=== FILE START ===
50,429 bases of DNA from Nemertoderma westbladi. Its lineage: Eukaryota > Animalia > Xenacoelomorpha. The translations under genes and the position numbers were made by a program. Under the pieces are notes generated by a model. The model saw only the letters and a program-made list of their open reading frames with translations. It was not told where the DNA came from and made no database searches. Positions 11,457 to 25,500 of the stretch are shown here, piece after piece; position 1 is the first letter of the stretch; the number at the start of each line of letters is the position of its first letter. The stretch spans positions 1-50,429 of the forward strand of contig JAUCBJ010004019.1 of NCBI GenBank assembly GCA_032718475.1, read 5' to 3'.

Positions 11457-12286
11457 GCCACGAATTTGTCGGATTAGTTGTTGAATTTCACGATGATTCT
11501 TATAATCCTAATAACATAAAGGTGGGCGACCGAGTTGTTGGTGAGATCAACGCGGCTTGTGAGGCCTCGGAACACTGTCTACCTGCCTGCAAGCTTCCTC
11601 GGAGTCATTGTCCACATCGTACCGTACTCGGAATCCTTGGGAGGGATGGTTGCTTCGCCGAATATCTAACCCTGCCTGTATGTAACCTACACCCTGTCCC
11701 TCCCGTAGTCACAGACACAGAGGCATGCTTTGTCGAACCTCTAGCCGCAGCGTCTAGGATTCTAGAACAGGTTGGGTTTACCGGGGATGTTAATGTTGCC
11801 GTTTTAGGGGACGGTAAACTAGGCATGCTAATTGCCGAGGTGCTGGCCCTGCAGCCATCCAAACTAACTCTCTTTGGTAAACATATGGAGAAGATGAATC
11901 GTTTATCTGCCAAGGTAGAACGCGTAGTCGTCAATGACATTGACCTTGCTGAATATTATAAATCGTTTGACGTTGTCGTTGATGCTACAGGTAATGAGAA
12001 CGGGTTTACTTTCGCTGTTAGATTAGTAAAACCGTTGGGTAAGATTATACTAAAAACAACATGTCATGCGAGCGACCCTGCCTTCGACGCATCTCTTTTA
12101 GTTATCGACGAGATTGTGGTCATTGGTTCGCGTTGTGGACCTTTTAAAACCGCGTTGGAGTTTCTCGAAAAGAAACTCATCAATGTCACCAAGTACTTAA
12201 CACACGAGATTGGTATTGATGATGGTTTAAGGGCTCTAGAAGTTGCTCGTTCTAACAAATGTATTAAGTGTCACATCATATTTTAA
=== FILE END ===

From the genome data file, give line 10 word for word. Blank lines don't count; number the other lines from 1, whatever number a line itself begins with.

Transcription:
12101 GTTATCGACGAGATTGTGGTCATTGGTTCGCGTTGTGGACCTTTTAAAACCGCGTTGGAGTTTCTCGAAAAGAAACTCATCAATGTCACCAAGTACTTAA